At Least a Couple of Online Ways to Go in Betting World Cup
June 9, 2014
With the World Cup coming up, we are mindful that there plenty of people who are going to be placing bets on their favorite teams, which, in the case of this event, which is the biggest in the world, means that they will be wagering on their respective countries. There are 32 of them involved, with eight groups of four teams apiece.
The teams will gather in Brazil, a hotbed of soccer (of football, as it is known in most places). The best players involved are international superstars, which may be strange for most Americans to understand, because the sport still hasn't really arrived in the U.S. yet - not to the degree it has nearly everywhere else, including New Zealand to a considerable extent. Thus there will be a high profile. And even casual players will be throwing down a wager.
When that happens, they will sometimes be betting with an online sportsbook, and if they do that, they are going to have a chance to take advantage of some bonuses for signing up, just like in an online casino, as well as "free bets" that are awarded to them when they open up an account. Of course, the whole thing is designed for the bettor to make a deposit.
If you were to wager on the World Cup with a "neighborhood" or "private" bookmaker (experienced people in this business don't call themselves 'bookies'), you may be logging into an online account as well. But that is only because the bookmaker will be utilizing a service known as PPH, which could either stand for "Price Per Head" or "Pay Per Head."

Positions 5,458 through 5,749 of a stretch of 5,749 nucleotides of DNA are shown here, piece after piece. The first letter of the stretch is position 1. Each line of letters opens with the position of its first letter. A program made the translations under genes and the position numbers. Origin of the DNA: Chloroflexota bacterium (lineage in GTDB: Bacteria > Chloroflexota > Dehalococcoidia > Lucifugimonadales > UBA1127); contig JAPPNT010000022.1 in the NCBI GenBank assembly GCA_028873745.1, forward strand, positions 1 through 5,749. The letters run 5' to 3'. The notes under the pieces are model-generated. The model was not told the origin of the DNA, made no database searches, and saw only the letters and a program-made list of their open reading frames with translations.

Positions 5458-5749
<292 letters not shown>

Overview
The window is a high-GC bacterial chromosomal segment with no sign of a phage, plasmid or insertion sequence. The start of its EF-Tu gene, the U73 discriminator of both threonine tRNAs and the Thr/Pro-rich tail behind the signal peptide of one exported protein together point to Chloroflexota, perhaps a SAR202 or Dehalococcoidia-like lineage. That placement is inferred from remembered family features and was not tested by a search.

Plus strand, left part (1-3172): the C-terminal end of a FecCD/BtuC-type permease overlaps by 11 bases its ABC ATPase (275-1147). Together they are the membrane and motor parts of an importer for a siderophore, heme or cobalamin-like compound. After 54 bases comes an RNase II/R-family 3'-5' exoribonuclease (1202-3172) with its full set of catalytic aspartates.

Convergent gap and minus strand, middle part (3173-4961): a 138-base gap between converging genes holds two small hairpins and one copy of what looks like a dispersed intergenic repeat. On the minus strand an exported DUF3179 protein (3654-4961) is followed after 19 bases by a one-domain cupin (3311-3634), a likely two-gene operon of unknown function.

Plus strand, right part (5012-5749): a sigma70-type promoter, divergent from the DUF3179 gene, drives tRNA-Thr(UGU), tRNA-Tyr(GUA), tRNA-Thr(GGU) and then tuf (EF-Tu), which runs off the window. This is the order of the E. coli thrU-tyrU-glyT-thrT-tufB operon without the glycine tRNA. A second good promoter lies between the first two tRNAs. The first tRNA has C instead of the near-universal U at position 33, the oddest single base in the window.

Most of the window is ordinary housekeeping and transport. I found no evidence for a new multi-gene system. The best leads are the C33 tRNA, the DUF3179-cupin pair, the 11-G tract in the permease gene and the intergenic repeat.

A PPH company, more often that not, is an online sportsbook operation, which may or may not be still operating a "post-up" business (where bettors deposit money up front and play off that). What they do is literally make the whole infrastructure available for the private bookmaker (which in PPH parlance is called an "agent") so that the business of placing wagers can be conducted online (or by special arrangement, through an offshore call center). The customers can have an entire menu, like an online sportsbook, as his or her disposal, which hundreds and hundreds of betting options. It operates just like an online sportsbook, except that your "man" settles up with you outside of this setup (maybe face-to-face).
The bookmaker is, in effect, leasing the software from the sportsbook company, on the basis of a fee charged for every customer who used the interface in the course of a week - hence the term "Price Per Head." There's a lot more to it, but in effect it allows the bookmaker/agent to automate the business of taking bets and concentrate on other things, while putting a very professional face on things for the player. Isn't that interesting?